Read This Now: On scapegoating, benefit-claimants, and the long view

The guy who wrote this is, I am very proud to say, a friend of mine. I couldn’t excerpt it, it’s all too good. So I have reposted the whole thing from here.

OK, now this is all getting pretty disgusting. This attack on everyone claiming benefits, that’s being mounted by right-wing politicians and the right-wing press.

I remember history lessons at secondary school where we were clonked over the head with the message – I remember it very clearly – about the tragedy of making some one class of people the scapegoats in a time of national turmoil. All right, the context for that was the Jews and the Third Reich, and the appalling economic dislocation caused by the Great Depression and hyperinflation; and I’m loathe to refer to this, because of the obvious overtones of hyperbole. But why I bring it up is this: I remember we all sat there in class, exuding smug bafflement at how so many German people fell for this, when it was so clearly unfair, so irrational. And we – the kids in class, our teachers, the exam board that had written our textbooks, the whole generation of students – all shared this same underlying assumption: scapegoating is clearly wrong, and we would all recognise and object to it if we ever saw something like that going on.

So let’s just think for a moment like tomorrow’s history students, eh? It’s always difficult to try to view the present within a historical context, and that’s a particular problem today, because it means there’s a near-universal underestimation of the extent of economic crisis we’re in, and of the scope of potential ideas needed to address it. But let’s just say this now: we are living within a very significant period, one that will certainly be studied closely for generations to come. We are living through the beginning of a new period of economic development, the one that follows the neoliberal-dominated model of capitalism (which I’m increasingly seeing as capitalism in its final viable stage, a bit like the red giant phase of a star) which has held sway since the late 70s. We don’t yet know how this will develop, what will emerge as a new economic settlement and system. But it is clear to see that this is a crisis phase, something which follows one stable economic model and precedes some new model. This is clearly the most significant crisis phase for capitalism since the Great Depression. It may very well eclipse it. I would argue that it will.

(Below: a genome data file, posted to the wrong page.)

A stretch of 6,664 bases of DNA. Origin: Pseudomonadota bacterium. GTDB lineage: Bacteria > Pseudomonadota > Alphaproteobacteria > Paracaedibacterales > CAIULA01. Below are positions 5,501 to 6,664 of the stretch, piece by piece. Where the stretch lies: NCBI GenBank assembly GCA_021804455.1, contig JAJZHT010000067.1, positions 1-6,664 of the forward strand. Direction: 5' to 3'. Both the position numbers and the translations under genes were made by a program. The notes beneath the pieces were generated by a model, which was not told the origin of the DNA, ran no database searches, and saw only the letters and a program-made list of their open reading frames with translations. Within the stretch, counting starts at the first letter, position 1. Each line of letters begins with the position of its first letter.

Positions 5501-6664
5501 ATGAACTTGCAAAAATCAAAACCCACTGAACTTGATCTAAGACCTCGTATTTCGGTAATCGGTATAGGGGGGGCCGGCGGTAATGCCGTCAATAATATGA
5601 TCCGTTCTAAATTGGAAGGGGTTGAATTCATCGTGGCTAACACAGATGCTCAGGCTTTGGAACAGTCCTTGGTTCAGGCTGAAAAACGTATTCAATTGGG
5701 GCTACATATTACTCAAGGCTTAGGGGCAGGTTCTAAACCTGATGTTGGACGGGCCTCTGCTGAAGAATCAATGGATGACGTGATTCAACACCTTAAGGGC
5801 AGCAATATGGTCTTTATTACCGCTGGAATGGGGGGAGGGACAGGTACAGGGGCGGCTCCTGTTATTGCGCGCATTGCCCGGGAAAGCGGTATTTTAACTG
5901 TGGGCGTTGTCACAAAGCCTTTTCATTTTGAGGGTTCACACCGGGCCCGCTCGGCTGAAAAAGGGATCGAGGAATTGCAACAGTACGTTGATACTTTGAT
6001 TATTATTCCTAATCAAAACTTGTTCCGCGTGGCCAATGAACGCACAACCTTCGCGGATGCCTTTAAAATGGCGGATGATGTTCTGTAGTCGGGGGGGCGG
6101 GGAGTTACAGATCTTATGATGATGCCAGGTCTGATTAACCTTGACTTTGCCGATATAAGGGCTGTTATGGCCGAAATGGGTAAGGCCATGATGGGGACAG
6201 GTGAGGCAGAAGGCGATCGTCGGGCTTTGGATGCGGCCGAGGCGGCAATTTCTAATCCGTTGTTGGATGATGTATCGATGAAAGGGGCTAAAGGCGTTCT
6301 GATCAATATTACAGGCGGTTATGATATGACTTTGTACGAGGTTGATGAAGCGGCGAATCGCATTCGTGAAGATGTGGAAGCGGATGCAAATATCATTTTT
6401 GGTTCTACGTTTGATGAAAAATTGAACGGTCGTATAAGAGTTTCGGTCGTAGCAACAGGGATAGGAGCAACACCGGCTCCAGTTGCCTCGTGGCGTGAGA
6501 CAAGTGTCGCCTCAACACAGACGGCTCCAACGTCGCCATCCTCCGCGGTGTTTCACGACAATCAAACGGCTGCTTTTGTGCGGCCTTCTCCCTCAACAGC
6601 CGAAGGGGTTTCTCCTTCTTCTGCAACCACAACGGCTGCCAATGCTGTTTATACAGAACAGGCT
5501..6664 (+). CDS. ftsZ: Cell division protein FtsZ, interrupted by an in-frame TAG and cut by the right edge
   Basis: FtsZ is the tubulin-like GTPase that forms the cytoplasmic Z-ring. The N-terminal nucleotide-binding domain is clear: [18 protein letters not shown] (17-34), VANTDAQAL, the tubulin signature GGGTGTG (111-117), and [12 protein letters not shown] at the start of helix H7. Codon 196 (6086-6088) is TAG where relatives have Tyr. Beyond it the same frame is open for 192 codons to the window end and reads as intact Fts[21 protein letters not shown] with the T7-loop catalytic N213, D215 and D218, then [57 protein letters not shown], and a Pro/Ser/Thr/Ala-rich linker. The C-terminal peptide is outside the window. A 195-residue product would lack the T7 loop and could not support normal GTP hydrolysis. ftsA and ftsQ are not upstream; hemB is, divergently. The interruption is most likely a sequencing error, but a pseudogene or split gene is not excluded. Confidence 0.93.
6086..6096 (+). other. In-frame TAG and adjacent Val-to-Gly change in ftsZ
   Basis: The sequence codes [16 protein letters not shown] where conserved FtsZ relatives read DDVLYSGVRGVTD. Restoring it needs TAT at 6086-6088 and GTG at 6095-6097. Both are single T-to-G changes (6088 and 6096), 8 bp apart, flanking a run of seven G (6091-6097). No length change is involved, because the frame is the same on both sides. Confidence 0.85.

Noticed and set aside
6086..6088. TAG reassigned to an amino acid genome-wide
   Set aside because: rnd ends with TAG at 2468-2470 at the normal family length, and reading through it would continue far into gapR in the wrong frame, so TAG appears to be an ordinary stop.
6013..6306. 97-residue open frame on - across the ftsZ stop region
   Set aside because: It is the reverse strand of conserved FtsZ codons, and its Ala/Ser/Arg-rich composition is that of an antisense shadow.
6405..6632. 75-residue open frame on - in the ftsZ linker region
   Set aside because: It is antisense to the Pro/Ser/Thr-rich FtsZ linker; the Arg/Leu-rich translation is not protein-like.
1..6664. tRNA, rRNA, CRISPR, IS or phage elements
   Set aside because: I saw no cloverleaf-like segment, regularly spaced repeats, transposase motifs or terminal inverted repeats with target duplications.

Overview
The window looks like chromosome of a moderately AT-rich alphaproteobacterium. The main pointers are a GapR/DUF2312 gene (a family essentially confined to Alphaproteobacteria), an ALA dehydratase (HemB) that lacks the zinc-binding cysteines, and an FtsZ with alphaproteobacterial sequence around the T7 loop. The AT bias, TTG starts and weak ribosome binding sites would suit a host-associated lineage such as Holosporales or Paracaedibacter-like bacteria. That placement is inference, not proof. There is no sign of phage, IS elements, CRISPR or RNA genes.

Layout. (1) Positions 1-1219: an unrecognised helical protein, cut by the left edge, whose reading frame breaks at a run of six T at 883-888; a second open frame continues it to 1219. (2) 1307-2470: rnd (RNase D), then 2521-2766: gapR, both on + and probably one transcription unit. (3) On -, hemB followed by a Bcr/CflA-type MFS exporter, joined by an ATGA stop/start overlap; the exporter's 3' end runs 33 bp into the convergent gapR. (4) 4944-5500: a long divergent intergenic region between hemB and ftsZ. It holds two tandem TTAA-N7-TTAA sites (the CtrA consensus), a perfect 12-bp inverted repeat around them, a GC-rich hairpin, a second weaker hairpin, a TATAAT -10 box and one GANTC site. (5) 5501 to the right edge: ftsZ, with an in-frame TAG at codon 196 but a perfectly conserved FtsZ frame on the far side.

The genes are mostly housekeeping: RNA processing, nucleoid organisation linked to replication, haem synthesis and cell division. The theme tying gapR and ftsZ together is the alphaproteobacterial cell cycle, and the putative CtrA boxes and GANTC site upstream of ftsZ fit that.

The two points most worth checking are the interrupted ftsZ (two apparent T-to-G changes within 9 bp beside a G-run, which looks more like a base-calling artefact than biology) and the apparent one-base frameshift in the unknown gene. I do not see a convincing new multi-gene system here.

In any case, it is clear we are suffering as a society, that our social consciousness is dominated by economic distress and, most fundamentally, rampant insecurity. It is in this context that the attacks on people claiming benefits are being made, and in this context that they are so utterly deplorable. The mentality of such attacks is purely negative; it’s irrational and vindictive. Anyone who perceives this has an obligation to oppose it, because this is not an historical period: we are here and now, and can do something about it. It’s essential that we do, not just because it can help to protect people whose benefits are being attacked, but because it is essential for the mental health of society, so that political debate can be won by hope and rationality, and appeals to empathy and collective action. The alternative is an increasingly vicious and irrational swirl of political discourse, which gets nowhere towards successfully addressing economic crisis, in which the majority of society are distracted by in-fighting, and in which all the existing unequal and unproductive power structures of the old regime are cemented in place.


About dwighttowers

Below the surface...
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One Response to Read This Now: On scapegoating, benefit-claimants, and the long view

  1. Iyobosa says:

    I really enjoyed this piece and I agree to an extent. In times of upheaval people always look to blame groups and this is no different. I just wish the same energy was exerted towards tax dodging TNCs. If the govt recouped a fraction of the money they hide, it would make benefit claimants look microscopic.

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